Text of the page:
9. Literary Interpretation. This course is intended primarily to meet the needs of students who expect to become teachers of literature.

Two hours, second term.

Open to Juniors and Seniors.

Drill is given to all speakers who compete in contests and to those who appear on the Commencement program.

COURSES IN LITERAURE

10. Old English. This course includes an introduction to the study of language, a study of the linguistic principles involved in the development of English, and a brief historical survey of the literature of Old English with the reading of selections in Bright's Anglo-Saxon Header.

Three hours, first term.

Required of prospective teachers of English.

11. Chaucer. This course includes the reading of Chaucer's important works and selections from the Metrical Romances and Piers the Plowman. Some attention is also given to the language of Chaucer. Three hours, second term. Open to Juniors and Seniors.

 

Award of Honors 1918

The William Thomas Dovell Prizes in Oratory—Divided between ALAN REYNOLDS THOMPSON, Class of 1919 and GRACE YOLKTAI LEE, Class of 1921

The Christopher Columbus Gose Prizes in History—First, FAYE EMNOBE BBHNEATJ, Class of 1919, Second, HELEN LUCILE Ross) Class of 1920

The John Brining Prizes in Freshman Extemporaneous Speaking-First, MABION EUGENE DICKEY, Class of 1921, Second, JOSEPH QAISEB, Class of 1921

 

1918

Note-First year of Dovell-Gose

THE WILLIAM THOMAS DOVELL PRIZES IN ORATORY.—Members of the Board of Overseers have offered two prizes of fifty dollars and twenty-five dollars each in memory of the late William Thomas Dovell, a member of the class of 1888, upon the following conditions:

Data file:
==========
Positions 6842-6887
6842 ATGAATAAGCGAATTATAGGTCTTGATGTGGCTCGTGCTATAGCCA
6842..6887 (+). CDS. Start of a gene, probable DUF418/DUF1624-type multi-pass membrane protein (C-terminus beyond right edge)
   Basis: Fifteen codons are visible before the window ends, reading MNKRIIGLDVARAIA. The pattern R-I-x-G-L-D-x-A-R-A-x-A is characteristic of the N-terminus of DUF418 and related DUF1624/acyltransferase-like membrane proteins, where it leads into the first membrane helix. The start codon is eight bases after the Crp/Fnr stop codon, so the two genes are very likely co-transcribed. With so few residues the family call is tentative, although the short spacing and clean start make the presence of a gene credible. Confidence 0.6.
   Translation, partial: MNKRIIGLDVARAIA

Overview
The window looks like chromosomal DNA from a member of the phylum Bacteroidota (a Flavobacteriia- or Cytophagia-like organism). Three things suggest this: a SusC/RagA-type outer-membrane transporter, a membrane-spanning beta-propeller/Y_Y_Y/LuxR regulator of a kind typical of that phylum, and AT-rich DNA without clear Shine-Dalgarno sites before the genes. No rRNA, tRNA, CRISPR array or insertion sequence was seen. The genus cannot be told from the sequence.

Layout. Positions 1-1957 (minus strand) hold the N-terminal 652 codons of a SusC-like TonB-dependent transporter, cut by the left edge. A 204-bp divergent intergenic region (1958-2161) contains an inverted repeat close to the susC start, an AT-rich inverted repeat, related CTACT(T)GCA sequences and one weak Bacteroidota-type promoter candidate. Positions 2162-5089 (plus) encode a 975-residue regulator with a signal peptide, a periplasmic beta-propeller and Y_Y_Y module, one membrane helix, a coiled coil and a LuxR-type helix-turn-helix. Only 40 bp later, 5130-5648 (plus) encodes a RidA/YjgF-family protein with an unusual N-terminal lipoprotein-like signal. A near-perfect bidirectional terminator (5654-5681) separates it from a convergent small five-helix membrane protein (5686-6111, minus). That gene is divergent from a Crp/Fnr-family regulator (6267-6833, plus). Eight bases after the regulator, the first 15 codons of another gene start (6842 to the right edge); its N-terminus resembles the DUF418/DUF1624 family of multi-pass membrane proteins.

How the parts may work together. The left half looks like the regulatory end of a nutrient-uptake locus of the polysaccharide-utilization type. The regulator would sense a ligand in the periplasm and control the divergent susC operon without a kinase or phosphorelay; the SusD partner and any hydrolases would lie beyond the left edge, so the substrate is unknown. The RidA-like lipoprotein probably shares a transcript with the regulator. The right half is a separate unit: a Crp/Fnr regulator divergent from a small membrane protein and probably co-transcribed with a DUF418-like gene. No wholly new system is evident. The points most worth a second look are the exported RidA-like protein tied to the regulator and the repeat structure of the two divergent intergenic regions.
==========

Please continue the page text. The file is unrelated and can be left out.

The prizes shall be awarded upon the basis of an oratorical contest to be held during Commencement week, provided that at least four contestants participate. The contest is open to members of the sopho­more, junior, and senior classes. The orations are limited to two thousand words, the subjects being selected from a list announced by the head of the English Department not later than December first. If more than six contestants submit orations, they shall present them to the head of the English Department not later than April fifteenth for submission to a board of judges on thought and composition who shall select the six best orations for the Commencement contest. The judges on thought and on delivery will be selected by a committee consisting of the President of the College and the heads of the English and History Departments.

 

THE CHRISTOPHER COLUMBUS GOSE PRIZES IN HISTORY.— Members of the Board of Overseers have established prizes of fifty dollars and twenty-five dollars each in honor of the late Christopher Columbus Gose, a member of the class of 1886, upon the following conditions: